ignore her, as long as she is not doing herself or you any harm. move the stickers out the way, a tantrum is like fire and attention from you is like petrol being poured on it. DS1 now 5 was like this at the same age and ignoring really worked and he was the an angel and Granny's house and they know they can get away with a lot more with us. When he kicked off in public, I took him to one side and told him to stop or else we would go home and many times we did, I felt like a complete cow taking him away from the swings etc but it worked and he got the message pronto. It if last 2 hours, so be it, she will soon get the message and they should reduce in time, and remember ignore her completely, sing to yourself and look like you are having a great time without her. DS would come round and be sorry and need some TLC hugs, a little turning point in the tantrum which turned from frury to sobbing and needing some mummy reassurance. It's hard, I have a 5 month old and not looking forward to this stage one bit!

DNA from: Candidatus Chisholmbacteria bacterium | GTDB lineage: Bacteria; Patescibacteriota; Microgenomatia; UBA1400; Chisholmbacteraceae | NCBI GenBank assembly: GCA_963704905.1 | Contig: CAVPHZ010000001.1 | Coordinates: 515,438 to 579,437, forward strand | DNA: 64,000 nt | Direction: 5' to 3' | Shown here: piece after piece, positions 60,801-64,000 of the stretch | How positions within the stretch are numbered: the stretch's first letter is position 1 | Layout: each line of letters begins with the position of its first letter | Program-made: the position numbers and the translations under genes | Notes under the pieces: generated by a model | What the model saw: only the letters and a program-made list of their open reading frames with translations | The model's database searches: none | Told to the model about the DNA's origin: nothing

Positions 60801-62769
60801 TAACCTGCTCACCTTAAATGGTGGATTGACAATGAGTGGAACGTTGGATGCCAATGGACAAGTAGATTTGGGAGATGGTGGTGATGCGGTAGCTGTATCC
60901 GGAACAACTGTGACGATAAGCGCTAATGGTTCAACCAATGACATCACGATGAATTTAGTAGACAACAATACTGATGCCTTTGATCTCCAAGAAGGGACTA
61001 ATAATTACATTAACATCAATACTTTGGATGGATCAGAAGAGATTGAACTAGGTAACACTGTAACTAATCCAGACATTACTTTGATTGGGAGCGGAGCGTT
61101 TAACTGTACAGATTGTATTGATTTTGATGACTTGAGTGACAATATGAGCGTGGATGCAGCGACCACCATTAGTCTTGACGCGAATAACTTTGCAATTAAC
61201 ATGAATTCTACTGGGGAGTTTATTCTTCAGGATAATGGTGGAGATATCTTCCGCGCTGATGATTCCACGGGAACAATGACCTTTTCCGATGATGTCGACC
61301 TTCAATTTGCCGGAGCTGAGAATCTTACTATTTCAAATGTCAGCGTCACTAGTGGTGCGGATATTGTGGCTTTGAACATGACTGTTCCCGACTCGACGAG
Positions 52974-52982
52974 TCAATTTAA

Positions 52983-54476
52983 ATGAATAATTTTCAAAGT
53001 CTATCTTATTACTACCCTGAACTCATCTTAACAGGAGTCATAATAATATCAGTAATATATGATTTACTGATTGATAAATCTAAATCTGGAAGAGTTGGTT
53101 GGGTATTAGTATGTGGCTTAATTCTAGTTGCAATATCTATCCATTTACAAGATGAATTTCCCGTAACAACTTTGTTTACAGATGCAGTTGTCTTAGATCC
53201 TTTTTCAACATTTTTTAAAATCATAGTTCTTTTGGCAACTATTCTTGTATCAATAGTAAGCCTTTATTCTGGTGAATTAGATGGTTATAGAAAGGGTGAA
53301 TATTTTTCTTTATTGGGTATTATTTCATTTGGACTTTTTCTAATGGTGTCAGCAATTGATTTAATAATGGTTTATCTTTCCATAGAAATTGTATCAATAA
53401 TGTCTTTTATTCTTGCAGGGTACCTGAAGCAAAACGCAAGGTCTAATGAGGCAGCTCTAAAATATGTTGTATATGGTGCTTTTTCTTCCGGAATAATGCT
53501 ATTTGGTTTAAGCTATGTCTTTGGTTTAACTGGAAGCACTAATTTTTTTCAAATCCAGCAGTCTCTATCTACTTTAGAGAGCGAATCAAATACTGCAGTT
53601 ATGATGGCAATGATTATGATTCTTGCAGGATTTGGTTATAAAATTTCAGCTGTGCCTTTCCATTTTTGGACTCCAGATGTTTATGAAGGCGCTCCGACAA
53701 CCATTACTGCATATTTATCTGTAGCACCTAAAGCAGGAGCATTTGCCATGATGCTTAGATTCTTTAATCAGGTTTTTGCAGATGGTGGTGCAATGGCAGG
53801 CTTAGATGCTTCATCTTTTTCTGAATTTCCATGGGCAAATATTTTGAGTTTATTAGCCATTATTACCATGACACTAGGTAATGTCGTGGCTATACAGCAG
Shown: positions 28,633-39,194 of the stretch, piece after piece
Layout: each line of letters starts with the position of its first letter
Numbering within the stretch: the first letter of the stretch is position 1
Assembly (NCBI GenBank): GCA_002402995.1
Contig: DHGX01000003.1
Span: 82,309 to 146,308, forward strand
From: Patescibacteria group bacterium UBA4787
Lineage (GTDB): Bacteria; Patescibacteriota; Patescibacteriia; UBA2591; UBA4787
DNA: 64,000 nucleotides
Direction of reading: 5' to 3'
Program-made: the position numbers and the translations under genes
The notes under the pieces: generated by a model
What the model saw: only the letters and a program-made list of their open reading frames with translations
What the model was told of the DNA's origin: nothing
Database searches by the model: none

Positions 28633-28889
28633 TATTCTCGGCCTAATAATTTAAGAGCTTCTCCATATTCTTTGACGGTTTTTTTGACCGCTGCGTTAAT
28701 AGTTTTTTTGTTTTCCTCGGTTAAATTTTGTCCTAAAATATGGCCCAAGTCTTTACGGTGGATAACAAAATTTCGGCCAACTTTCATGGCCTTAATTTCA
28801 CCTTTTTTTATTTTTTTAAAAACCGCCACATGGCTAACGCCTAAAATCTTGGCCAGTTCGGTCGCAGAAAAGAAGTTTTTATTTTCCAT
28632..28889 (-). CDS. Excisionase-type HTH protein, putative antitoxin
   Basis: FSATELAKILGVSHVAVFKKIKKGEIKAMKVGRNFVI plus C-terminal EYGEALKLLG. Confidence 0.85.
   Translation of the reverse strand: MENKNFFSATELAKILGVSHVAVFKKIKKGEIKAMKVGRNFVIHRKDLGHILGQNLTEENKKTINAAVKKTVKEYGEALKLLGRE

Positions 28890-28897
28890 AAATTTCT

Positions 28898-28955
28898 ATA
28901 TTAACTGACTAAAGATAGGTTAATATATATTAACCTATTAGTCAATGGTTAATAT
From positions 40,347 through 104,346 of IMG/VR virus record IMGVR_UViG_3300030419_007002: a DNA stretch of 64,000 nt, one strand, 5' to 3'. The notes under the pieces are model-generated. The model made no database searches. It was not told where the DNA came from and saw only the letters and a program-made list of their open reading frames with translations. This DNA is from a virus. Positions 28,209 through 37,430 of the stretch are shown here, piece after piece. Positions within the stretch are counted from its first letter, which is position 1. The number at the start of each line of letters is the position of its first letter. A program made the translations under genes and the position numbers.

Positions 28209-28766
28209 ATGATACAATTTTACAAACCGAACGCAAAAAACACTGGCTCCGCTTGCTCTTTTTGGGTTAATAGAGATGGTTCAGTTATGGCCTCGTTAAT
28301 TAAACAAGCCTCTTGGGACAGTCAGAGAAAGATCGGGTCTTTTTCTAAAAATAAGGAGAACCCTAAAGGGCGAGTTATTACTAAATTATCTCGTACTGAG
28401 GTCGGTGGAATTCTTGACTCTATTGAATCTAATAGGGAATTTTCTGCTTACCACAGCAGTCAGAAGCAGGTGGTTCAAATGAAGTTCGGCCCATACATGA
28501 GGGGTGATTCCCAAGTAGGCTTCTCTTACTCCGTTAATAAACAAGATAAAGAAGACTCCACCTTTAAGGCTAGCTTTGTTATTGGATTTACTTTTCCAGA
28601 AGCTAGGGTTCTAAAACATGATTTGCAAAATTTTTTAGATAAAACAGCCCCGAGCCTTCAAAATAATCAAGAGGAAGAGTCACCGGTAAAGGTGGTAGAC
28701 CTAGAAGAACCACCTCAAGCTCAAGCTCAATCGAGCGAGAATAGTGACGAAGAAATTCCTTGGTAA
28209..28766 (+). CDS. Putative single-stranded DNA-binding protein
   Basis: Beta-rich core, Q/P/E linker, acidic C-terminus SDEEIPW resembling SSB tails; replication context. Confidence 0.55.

mytwopenceworth Mon 09-Jul-07 10:43:27

remove yourself. No audience. Walk out of the room. See what she does. I don't know how child-safe your house is, if she could hurt herself (seriously hurt I mean, not banging herself about in temper kind of hurt) but if it is safe, make sure she can't get to you.

She is only 2.5, still a baby. She's frustrated and she's trying to control her environment. All of this is normal.

These things take time. It could take a good few months of you consistantly not reacting before she stops. You need to give it more time.

Ignore ignore ignore tantrums. It is the ONLY way.

If you can distract when you spot the warning signs of a tantrum, even better, but if it happens, it has to be ignore all the way. No pandering, and no sweetheart, darling etc. Brisk. Calm. Firm.

Or you can do what I sometimes did and laugh. Say come on, you can scream louder than that. Do that thing where you keep putting your hand over their mouth to create a waawaa sound. Sing, loudly. Scream along with them. Dance. Me and dh did some really daft things when our house was a branch of TantrumsRUs. It's amazing how suddenly bursting into a loud and tuneless rendition of Morning Has Broken can stop a child in its tracks!